(This article was originally published by The Jerusalem Post on the 29th of November 2022.)
If she is truly bothered by Chaim Malespin’s claim that she is a “believer” and wishes to dispel doubt in the community, she could simply say “I do not believe in Jesus.”
This op-ed is in response to a Facebook post, Lihi Lapid published on Friday that was covered extensively by The Jerusalem Post in which the prime minister’s wife announced that she had sued Tovia Singer.
On Friday, hours before sundown and the beginning of Shabbat, Lihi Lapid outgoing Prime Minister Yair Lapid’s wife, published a lengthy attack on me on Facebook and Instagram. Her attack was republished in full by Arutz Sheva, and echoed in news reports in The Jerusalem Post and Maariv Channel 14 news, and several news portals. None of the media outlets that published her attack – whether directly (like Arutz Sheva) or indirectly as news reports of Ms. Lapid’s comments – contacted me to check the facts.
Lihi Lapid’s attack on me was both harsh and personal. She described her foes as the “machine” and “them,” naming only one individual, who she described as “a rabbi named Tovia Singer,” “the man who spread lies” and as the man she sued.
Most importantly, Ms. Lapid’s attack on me was comprised entirely of falsehoods. Other than correctly identifying me as a rabbi named Tovia Singer, she lied in every single reference to me, including her claims that she sued me.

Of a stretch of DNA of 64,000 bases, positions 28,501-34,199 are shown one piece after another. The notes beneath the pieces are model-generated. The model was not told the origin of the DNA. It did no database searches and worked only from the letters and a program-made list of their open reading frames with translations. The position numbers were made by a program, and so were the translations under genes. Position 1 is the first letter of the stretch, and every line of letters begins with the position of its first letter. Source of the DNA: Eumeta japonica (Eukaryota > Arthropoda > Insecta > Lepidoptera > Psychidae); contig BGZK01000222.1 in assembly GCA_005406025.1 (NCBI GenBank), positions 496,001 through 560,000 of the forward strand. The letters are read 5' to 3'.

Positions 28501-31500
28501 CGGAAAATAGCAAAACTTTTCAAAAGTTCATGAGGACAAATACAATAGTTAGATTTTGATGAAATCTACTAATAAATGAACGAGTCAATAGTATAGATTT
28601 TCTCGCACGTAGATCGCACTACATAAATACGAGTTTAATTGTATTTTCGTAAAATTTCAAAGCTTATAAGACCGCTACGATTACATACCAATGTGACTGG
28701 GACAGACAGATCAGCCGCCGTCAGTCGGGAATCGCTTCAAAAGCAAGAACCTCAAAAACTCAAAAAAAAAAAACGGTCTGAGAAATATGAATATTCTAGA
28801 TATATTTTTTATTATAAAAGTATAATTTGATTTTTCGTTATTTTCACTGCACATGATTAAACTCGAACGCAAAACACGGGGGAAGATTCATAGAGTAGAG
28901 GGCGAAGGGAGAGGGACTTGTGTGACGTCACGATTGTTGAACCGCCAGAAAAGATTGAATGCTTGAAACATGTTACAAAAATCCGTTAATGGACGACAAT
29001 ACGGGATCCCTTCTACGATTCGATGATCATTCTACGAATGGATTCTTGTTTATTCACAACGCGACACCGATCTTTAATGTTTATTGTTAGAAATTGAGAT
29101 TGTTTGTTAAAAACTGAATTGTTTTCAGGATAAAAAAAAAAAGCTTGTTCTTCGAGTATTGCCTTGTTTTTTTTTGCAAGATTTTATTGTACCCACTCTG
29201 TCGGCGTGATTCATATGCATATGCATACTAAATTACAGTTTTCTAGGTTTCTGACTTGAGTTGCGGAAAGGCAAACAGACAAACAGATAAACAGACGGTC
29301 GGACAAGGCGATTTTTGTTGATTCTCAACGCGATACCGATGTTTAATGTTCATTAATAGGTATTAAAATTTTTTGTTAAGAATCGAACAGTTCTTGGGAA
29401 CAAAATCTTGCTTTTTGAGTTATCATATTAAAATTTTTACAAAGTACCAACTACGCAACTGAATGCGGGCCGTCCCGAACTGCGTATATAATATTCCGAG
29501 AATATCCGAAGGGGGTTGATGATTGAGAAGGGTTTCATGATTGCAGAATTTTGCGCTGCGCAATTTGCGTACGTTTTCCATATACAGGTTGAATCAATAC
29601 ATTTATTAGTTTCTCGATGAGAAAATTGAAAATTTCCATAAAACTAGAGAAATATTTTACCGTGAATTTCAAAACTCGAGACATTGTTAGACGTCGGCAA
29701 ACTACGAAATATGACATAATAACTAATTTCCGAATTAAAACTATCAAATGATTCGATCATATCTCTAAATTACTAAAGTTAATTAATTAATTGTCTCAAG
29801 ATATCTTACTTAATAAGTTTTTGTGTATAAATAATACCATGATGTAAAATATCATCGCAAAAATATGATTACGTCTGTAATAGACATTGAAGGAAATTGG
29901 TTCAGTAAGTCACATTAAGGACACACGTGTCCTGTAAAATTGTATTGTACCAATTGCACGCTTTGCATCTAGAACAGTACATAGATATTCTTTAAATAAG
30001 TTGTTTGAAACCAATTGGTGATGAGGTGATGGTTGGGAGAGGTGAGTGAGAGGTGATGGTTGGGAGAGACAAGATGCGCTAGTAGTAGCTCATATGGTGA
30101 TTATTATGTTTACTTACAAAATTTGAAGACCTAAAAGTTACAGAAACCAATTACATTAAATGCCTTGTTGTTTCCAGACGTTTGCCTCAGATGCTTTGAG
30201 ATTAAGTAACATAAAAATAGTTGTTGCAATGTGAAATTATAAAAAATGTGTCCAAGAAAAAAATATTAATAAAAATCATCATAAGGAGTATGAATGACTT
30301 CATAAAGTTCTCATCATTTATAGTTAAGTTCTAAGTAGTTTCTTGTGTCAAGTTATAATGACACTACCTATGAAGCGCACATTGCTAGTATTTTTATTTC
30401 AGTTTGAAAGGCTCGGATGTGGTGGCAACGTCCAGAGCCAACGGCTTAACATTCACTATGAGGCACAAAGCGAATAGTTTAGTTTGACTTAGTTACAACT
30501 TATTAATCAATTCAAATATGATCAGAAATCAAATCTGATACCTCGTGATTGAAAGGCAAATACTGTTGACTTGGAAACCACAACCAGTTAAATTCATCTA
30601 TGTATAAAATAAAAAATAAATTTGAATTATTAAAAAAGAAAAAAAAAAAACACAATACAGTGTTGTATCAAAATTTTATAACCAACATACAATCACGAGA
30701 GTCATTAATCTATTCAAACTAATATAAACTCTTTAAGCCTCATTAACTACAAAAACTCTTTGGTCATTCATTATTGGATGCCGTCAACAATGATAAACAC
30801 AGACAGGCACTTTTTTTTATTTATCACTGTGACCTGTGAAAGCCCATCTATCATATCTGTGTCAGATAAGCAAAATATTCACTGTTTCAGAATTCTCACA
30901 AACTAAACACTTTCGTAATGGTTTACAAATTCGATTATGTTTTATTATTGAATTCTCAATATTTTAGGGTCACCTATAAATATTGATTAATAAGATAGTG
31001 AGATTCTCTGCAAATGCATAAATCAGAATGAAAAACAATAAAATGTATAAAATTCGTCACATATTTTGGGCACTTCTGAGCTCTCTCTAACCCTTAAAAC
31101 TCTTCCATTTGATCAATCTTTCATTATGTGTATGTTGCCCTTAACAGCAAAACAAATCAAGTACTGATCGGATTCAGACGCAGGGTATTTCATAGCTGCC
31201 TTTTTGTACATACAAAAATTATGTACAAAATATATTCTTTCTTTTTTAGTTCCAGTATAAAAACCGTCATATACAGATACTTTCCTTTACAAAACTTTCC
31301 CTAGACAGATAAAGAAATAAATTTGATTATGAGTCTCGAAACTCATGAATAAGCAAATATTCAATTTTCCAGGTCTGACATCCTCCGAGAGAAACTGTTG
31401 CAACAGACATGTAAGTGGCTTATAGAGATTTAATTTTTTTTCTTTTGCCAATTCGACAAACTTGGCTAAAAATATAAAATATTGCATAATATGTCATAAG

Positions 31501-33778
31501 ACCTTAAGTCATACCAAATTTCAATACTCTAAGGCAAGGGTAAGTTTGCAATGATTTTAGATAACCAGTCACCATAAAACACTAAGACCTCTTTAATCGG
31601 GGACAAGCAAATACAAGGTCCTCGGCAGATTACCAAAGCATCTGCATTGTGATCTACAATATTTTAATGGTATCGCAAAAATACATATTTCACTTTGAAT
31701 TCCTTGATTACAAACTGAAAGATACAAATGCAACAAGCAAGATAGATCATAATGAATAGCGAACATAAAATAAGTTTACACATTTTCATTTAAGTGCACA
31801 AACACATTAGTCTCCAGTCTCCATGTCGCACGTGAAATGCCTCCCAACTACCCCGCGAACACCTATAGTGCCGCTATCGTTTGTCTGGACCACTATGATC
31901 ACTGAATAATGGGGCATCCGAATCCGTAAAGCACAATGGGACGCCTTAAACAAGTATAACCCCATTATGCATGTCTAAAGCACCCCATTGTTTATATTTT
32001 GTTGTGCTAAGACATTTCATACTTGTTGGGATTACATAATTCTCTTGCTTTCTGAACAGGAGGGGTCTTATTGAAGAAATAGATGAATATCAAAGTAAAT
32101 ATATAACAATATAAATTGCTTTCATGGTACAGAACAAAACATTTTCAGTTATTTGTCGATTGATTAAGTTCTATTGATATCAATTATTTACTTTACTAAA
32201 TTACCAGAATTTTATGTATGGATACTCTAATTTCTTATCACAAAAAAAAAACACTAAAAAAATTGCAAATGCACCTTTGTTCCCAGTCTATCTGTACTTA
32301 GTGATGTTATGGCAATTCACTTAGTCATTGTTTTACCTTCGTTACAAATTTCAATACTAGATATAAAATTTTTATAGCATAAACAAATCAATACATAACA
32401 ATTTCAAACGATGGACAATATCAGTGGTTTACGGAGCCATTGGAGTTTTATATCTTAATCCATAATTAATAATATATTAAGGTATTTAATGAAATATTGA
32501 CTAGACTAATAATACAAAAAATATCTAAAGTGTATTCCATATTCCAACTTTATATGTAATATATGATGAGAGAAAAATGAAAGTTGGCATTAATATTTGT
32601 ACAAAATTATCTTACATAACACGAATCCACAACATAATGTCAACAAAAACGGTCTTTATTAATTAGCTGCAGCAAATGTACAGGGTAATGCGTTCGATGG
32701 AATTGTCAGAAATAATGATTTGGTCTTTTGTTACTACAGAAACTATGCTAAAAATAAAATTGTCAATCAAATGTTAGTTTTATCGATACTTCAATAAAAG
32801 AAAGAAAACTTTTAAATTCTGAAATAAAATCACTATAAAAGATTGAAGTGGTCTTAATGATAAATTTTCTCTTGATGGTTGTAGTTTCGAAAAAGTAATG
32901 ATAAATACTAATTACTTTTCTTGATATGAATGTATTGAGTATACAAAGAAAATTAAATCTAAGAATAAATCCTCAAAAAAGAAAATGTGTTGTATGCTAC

LIHI LAPID AND ACCUSATIONS OF BEING A BELIEVER IN JESUS
The background for Ms. Lapid’s attack was a claim made in November 2021 by Chaim Malespin during a live-streamed talk to an Arizona church audience. Malespin is a prominent figure in the Israel-based missionary community aimed at proselytizing Jews to Christianity, and he claimed that Lihi Lapid is a “confirmed believer” in Jesus.
When video of Malespin’s claim went viral nearly a year later, he was interviewed by The Jewish Chronicle in October 2022, to whom he said “I said something about the honorable wife of the honorable Prime Minister Yair Lapid. After that I realized the information I had was not correct. I was wrong, I did not mean to say something that was not true, and I apologize. I did not ask either Yair or his wife Lihi and I apologize for the mistake.”
Hours after The Jewish Chronicle article was published, I addressed Malespin’s claims for the first time on my show. I showed video of Malespin’s initial claim and of his subsequent denial, and I discussed the issues, including the implications if Lihi Lapid is a “Messianic” believer, as Malespin claimed and then denied. I also noted that Lihi Lapid’s younger sister is a “Messianic,” but noted that it didn’t mean that Lihi Lapid herself was one. I did not, however, say which time Malespin was lying – the first time or the second – because I do not know.